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AP Unit Exam

Bonding, IMF, VSEPR, Organic Chem, Solutions, Gases

What does a "polar molecule" mean? A polar molecule is a molecule which has two opposite sides that are non symmetrical. One pole is like the "bully", it exerts a more attractive force to the other's electrons, like in water.
How can a molecule have no dipole moment A molecule will have no dipole moment if it's geometry is completely symmetrical, like in linear, tetrahedral, octahedral or t-shapes.
What are resonance structures? Different, but valid, Lewis Dot Structures that obey the octet for the same molecule.
Why are resonance structures needed? Electrons are in constant motion, they are never localized, so more than one Lewis Dot diagram is possible.
What is the rule for the formal charge? (Valence e- of the atom) - (valence e- assigned to the atom in the structure)
How do you determine which resonance structure is the best? The formal charges should be as close to zero as possible.
What does VSEPR mean (what does it imply about electron placement)? Non bonded pairs should be as far apart as possible, and each pair should be removed or added as opposites.
What does degenerate mean? It means that [they] are equal.
What is hybridization? When electrons from different orbitals hybridize to form a conjoined orbital, like "s" and "p" combine as "sp" when bonding.
Can atoms like O,C,N, or F ever have a dsp3 hybridization? No, because they do not have a "d" block to which the electrons can move to. The non-metallic elements in period 3, however, do have an empty "d" block, so they can have a dsp3 hybridization.
What are sigma bonds? Single bonds between electrons
What are pi bonds? When double or triple bonds exist, a pi bond is created because the bonds don't actually touch each other. Rather, they are parallel.
How many sigma and pi bonds are in a single bond? How many sigma and pi bonds are in a double bond? How many sigma and pi bonds are in a triple bond? a) 1 sigma bond and 0 pi bonds b) 1 sigma bond and 1 pi bond c) 1 sigma bond and 2 pi bonds
What are metalloids? Metalloids are elements which have properties of both metals and non metals, they are: shiny, poor conductivity, malleability
How do you know if an element is a metalloid by looking at the Periodic Table? One side of the element will be touching the staircase.
What is the octet rule? Electrons will lose or gain (cation or anion) electrons to form a stable noble gas with 8 electrons in the valence shell.
Describe ionic bonds -The transfer of electrons -Metals and nonmetals -High melting point and boiling point -Conduct as liquid, mostly solid -Soluble
Describe metallic bonds -Sea of electrons -Metals only -High melting point and boiling point -Insoluble -Always conduct, and have other metallic properties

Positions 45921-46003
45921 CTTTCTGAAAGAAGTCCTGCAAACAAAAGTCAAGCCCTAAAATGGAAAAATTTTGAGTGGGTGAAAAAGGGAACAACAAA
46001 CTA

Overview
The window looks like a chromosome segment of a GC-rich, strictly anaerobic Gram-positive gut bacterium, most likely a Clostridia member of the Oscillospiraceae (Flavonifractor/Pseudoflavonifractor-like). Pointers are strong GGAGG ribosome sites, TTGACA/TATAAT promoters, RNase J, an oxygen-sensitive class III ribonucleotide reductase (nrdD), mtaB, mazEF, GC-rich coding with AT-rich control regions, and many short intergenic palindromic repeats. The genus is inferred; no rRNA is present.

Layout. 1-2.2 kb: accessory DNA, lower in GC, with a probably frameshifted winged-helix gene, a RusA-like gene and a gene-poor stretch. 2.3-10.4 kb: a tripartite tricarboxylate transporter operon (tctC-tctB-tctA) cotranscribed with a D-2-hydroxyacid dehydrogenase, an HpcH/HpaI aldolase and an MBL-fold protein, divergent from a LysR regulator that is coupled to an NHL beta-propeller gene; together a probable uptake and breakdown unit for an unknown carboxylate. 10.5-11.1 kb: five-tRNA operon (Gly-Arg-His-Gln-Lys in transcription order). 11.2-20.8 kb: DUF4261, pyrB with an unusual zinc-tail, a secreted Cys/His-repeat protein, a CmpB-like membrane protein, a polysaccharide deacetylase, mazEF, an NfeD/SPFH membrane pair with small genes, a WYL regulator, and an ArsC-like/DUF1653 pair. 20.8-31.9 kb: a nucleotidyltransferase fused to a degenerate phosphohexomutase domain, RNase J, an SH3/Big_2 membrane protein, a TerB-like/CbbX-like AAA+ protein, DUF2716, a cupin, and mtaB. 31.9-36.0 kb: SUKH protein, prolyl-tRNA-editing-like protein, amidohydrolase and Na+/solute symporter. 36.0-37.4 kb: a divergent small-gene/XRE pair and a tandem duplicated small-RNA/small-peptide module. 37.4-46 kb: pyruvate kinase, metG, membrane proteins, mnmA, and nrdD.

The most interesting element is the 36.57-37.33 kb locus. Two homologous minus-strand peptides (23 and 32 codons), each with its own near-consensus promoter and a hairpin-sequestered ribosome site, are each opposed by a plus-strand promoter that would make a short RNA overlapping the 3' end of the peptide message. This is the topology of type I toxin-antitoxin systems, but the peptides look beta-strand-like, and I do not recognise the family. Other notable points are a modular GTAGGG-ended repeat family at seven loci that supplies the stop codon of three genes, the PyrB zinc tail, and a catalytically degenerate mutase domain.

Describe covalent bonds -Share electrons -Non metals only -Low melting point and boiling point -Insoluble unless polar -Never conduct -Create molecules
If the lattice energy is not enough, can a compound be made? No, reactions must be exothermic!
Which compounds have more lattice energy? Compounds in which the elements have higher chargers and the distance between atoms are much smaller.
What is sublimation? When a metal goes from the solid phase to the gaseous phase.
Are bonds stronger or intermolecular forces? Bonds are stronger!
What do intermolecular forces do? They hold a substance together, it's the attraction between molecules.
Sbstances with strong IMF have (a) melting points, (b) boiling points and are most likely to be (c) at room temperature. (a) high (b) high (c) solids
What is London Dispersion? It is the weakest attraction between covalent (mostly non polar) molecules. The electrons of one atom attract the nucleus of another. This causes a temporary shift of electrons making one side of the molecule positive and the other negative.
What makes the London Dispersion force stronger? If there are more electrons, the force will be stronger.
What is a dipole-dipole attraction? They occur between polar molecules, and are stronger than LDF. The more polar a molecule is, the greater the force of attraction.
London Dispersion and Dipole-Dipole can also be called: Van der Waals forces!
What is a hydrogen bond? A very strong IMF that exists between hydrogen, fluorine, oxygen and nitrogen because the latter three have high electronegativities and make very polar substances. They have high melting and boiling points.
In C and SiO2, what happens with the IMF? Network solids are formed, although they are covalently bonded. The VDW forces are much stronger than normal.
What are Ion-Dipole Attractions? The strongest attraction exists between ionic compounds and polar compounds. Polar substances can ionize ionic substances due to strong attractions.